Approaches to Agile Model Driven Development (AMDD)

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For the sake of simplicity, there are three different categories of approaches for applying AMDD on projects:

  1. Manual Modeling
  2. Agile CASE
  3. Agile MDA

To bring a bit of reality to the modeling conversation, something that has been sorely missed the past few decades, I've gathered some real-world statistics around modeling and documentation strategies.


1. Manual AMDD

  • Overviewed in Figure 1
  • Simple tools and inclusive models are used for modeling
  • "The code is the design" philosophy is prevalent
  • Documents are still created, but the team is likely to travel very lightly
  • Drawing tools such as Visio may be used to create "clean" diagrams, although digital photos of whiteboard sketches are also common
  • This approach is basically what the Extreme Programming (XP) community follows
  • For years I suspected that this represents the approach taken by 70-80% of all development teams, and as you can see in Figure 4 this appears to be true (the light blue and dark blue colours represent this strategy)

Figure 1. Manual AMDD.


2. Agile CASE

  • Figure 2 overviews this approach
  • Inclusive models are used to explore requirements with stakeholders, and to analyze those requirements
  • Sophisticated modeling tools are used for detailed design
  • Tool integration/interfacing may not be very good - object developers may use tools such as OptimalJ when creating their object schemas whereas Agile DBAs may use tools such as Erwin or Oracle Designer to developer their data schemas.
  • The modeling tools should support "round-trip engineering" with the code - developers should be able to model or write code and have the corresponding code/models updated automatically.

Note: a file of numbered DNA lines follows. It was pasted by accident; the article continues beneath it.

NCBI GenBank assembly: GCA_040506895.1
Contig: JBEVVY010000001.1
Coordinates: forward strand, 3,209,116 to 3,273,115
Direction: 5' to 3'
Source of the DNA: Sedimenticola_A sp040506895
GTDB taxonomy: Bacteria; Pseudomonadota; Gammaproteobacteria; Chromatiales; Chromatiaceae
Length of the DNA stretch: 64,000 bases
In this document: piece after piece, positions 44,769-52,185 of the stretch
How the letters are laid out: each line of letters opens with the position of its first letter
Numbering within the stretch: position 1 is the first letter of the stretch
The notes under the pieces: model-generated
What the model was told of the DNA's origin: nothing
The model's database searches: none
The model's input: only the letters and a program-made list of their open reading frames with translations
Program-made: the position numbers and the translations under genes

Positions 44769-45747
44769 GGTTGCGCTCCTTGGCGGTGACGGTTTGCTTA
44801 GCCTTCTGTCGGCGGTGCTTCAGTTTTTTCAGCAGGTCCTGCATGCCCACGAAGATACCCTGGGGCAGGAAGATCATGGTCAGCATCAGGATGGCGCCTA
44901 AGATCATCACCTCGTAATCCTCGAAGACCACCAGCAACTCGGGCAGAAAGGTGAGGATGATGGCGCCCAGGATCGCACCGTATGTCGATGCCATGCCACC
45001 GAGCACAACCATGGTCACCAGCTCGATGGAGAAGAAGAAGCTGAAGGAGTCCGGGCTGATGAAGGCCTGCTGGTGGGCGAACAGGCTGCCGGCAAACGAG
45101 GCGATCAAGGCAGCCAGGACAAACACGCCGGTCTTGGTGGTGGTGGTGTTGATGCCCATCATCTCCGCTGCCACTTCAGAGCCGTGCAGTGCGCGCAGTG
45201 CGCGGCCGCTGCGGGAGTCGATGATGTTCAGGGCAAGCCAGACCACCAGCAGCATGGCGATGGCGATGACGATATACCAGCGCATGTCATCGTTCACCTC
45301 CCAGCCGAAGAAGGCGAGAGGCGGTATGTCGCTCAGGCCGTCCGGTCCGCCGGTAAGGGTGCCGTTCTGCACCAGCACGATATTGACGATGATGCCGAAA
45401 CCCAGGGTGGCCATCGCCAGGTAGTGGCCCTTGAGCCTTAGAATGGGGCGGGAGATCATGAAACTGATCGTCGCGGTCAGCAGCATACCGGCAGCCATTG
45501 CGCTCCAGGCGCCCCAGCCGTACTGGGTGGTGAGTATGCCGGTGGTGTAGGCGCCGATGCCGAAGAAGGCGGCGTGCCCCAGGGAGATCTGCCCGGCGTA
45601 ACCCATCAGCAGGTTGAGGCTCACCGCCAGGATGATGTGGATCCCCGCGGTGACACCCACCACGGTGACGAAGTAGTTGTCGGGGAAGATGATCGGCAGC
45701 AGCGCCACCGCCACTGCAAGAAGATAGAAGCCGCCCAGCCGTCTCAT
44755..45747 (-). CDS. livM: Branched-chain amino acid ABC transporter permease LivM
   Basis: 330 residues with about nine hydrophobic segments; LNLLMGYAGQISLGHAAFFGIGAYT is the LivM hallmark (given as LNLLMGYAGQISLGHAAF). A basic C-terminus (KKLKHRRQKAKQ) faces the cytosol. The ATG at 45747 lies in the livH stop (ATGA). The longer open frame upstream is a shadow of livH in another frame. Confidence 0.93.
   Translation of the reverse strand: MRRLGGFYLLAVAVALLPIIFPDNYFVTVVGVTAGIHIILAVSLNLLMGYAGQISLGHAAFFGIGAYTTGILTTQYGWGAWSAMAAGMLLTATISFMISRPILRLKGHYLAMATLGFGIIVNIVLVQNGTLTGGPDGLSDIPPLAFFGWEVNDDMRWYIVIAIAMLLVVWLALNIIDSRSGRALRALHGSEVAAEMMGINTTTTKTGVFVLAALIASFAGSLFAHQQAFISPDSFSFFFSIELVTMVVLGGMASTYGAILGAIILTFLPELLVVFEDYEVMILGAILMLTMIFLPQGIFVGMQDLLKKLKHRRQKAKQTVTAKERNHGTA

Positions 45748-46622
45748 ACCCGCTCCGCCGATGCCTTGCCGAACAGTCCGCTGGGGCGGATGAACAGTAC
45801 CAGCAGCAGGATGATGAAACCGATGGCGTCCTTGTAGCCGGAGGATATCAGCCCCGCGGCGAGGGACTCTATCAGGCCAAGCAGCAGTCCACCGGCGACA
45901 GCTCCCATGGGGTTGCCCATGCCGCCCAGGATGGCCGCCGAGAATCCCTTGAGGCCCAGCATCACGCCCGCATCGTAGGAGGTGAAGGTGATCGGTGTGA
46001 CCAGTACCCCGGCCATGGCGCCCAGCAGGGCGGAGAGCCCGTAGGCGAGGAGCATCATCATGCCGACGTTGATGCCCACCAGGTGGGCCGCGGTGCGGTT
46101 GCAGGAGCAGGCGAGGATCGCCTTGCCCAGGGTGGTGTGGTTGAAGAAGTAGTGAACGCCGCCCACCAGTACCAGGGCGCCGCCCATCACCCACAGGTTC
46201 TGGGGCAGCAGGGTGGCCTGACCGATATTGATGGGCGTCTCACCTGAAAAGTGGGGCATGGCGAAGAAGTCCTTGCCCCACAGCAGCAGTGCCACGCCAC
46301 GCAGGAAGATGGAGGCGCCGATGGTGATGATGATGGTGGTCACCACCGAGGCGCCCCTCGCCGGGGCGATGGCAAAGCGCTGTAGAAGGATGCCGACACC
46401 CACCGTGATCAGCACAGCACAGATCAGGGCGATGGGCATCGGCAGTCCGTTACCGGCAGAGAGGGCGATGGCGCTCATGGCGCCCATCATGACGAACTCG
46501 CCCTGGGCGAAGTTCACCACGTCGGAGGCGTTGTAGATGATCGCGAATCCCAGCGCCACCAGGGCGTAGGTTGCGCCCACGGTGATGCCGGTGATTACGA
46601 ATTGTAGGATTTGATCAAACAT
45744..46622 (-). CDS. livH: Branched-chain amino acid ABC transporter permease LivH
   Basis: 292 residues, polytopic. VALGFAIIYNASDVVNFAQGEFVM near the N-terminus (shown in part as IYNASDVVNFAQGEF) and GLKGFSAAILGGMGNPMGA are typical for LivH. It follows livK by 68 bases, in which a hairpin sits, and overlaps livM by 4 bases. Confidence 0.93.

• This approach can be taken by any type of agile team, including XP teams.
  • This approach is common for Feature Driven Development (FDD) teams.
  • Ideally the modeling tool should work with your unit testing tool(s) so that detailed design information can be captured as executable specifications.
  • Documents are still created, the team should still travel lightly, although more documentation is likely to be written because the tool "makes it easy" to do so. This may not be a good thing, so be careful and ensure you can justify every document that you create.
  • For years I suspected that this represents what 20% of all development teams do, but as Figure 4 shows this guess was a bit high (although not too far off)
Agile Modeling

Figure 2. AMDD with a sophisticated design tool.



3. Agile MDA

  • Figure 3 overviews this approach
  • Sophisticated, MDA-based modeling tools used to create extensive models from which the working software is generated
  • Inclusive models are used to explore requirements with stakeholders, and to analyze those requirements
  • The inclusive models must be translated into PIMs by the agile modeler
  • This approach is described in detail in Roadmap to Agile MDA
  • At best, I suspect we'll see roughly 5% of development teams achieve this vision, and frankly I'm being very generous with this estimate (Figure 4 appears to bear this out). And it'll mostly be embedded/real-time developers, not business developers.
MDA Distilled

Figure 3. An AMDD approach to MDA.


4. Real-World Statistics

The DDJ 2008 Modeling and Documentation survey explored how people approach modeling and documentation. Figure 4 summarizes the results of the question that looked into the primary approach to modeling, and regardless of development paradigm sketching was the most common approach to modeling (SBMT = Software Based Modeling Tool, my term for CASE).

Figure 4. Primary approaches to modeling.

I invite the research community to do some ethnographic research into the issues surrounding how development teams model in practice so that we can get solid figures around the issues that I explored in the DDJ survey. I'd really like to put an end to the incredibly naive modeling strategies that the modeling theory wonks keep trying to foist on us.